giving the life record of the subject of this sketch the publishers of this
work believe that it will be an incentive to the young who may peruse it to
lead nobler lives, have higher ambitions and accomplish more for their
fellow men, for his life has always been led along a plane of high endeavor,
always consistent with the truth in its higher forms and ever in keeping
with honorable principles. He is the scion of pioneer ancestors of the most
sterling qualities who did much in their day for the communities in which
they lived, and Doctor Rodgers is a worthy descendant of his forbears, thus
for many reasons, not the least of which is the fact that he was one of the
patriotic sons of the North, who, when the tocsin of war sounded, left his
hearthstone and business to do what he could in saving the country from
treason, the biographer is glad to give him just representation in this
Dr. Benjamin F. Rodgers was born in York, Pennsylvania, in 1829, the son of Joseph D. and Mary (Hamilton) Rodgers. Grandfather Rodgers, who came to America in 1776, settling in Maryland, was a weaver by profession and a soldier in the Revolutionary war. He lived to be ninety-four years old, and the grandmother of the subject lived to her ninety-sixth year. They were the parents of a large family.
The father of the subject, who was born in Maryland, moved to Pennsylvania when a boy, later to Ohio, where he spent the balance of his days on a farm. There were eleven children in this family, six of whom lived to maturity. The subject's parents were Presbyterians and the father and mother both died at the age of sixty-four years.
The subject of this sketch was nine years old when he moved to Ohio, where he received a fairly good education by attending the subscription schools of his community. He clerked in a store in Ohio for two years, then learned to be a shoemaker; but neither of these lines seemed to suit his tastes, believing that he was capable of rendering a better service to humanity, consequently he began the study of medicine, in which he made rapid progress and he soon entered a medical college. After completing the prescribed course with honor, he began practice in Ohio, and later located at Elizabethtown, Kentucky, having soon gained a firm foothold. But believing that better opportunities awaited him at Belleville, Illinois, he removed thereto in 1849, and afterwards removed to Jacksonville, and at that place the doctor enlisted in September, 1861, in the Union, enlisted in September, 1861, in the Second Illinois Light Artillery, and so efficient were his services that he was commissioned captain of Company K. His record in the army is a most creditable one. He was at the battle of Fort Donelson, at Jackson, Mississippi, and was in the siege of Vicksburg. Engraved on a monument erected at Vicksburg, Mississippi, in honor of Company K, Second Illinois Light Artillery, are the words:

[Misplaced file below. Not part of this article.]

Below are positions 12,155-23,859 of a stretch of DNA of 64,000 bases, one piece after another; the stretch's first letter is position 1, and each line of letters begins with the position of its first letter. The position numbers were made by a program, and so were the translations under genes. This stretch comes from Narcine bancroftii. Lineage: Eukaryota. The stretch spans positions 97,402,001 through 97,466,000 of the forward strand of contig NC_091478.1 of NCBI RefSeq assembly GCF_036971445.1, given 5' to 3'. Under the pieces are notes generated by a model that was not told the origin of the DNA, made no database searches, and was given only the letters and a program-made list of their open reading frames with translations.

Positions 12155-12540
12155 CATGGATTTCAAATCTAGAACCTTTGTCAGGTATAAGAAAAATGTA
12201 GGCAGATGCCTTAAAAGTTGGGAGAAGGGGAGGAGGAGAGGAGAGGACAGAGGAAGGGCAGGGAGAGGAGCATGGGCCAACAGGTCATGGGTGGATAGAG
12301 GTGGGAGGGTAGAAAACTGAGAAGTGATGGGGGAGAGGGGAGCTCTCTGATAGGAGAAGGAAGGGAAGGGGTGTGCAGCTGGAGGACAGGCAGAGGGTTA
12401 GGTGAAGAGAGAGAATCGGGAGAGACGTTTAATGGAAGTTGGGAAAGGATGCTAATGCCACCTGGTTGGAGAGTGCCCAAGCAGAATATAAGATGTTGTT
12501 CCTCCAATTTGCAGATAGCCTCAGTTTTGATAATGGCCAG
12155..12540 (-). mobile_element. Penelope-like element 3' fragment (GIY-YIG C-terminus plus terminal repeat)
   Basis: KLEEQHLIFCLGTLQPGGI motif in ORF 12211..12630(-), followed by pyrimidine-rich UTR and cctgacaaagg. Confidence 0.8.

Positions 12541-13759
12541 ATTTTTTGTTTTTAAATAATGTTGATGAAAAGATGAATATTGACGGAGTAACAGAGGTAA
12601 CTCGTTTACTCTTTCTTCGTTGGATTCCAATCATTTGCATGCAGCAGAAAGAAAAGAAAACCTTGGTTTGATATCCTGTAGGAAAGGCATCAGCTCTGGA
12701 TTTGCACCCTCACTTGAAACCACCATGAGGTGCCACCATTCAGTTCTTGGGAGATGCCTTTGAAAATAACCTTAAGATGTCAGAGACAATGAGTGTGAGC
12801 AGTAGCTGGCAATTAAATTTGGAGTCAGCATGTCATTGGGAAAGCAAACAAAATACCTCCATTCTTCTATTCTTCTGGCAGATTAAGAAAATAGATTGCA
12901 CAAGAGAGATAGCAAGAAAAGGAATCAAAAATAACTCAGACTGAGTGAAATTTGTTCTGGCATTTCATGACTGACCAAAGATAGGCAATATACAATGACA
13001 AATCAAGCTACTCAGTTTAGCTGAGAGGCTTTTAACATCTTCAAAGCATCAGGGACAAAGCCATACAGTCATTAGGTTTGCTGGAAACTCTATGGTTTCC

"Battery K, Second Light Artillery,
Capt. Benjamin Rodgers,
Fourth Division Sixteenth Corps.
Entered Campaign about May 20, 1863. Served with the Division during siege."
He takes great pride in his military life and relates his battery was nearer the enemy's works than any other battery of the siege, which occupied forty-two days. He was Chief of Artillery on the staff of General Lauman, Gen. Crocker Gresham, Logan, and was Chief of Staff of General Ranson at Natchez.
He was also in the southwestern campaign and the battles subsequent to that. He was mustered out at Memphis, Tennessee, December 31, 1864. After the close of the war Doctor Rodgers located in Patoka, where he has practiced his profession ever since.
Doctor Rodgers was united in marriage on November 3, 1848, with Mary K. Chiell, daughter of Casper Chiell. He has four children living, also fourteen grandchildren, and seven great-grandchildren. Mrs. Rodgers was called from her earthly labors at the age of seventy-two years.
In politics our subject is a loyal Republican, and he has ever taken a great interest in public affairs, having made his influence felt for the good of his community in many ways and served in a most able manner as postmaster and also Mayor of Patoka; in fact, he might be called the father of this town. He is a member of the Grand Army of the Republic, and has been commander of the local post. In his fraternal relations he is a member of the Masonic fraternity, the lodge at Jacksonville, Illinois. No man in this part of Marion county is better or more favorably known than he, known for his professional skill, his public spirit, his integrity and kind heartedness.
Extracted 03 Nov 2017 by Norma Hass from 1909 Biographical and Reminiscent History of Richland, Clay and Marion Counties, Illinois, pages 272-273.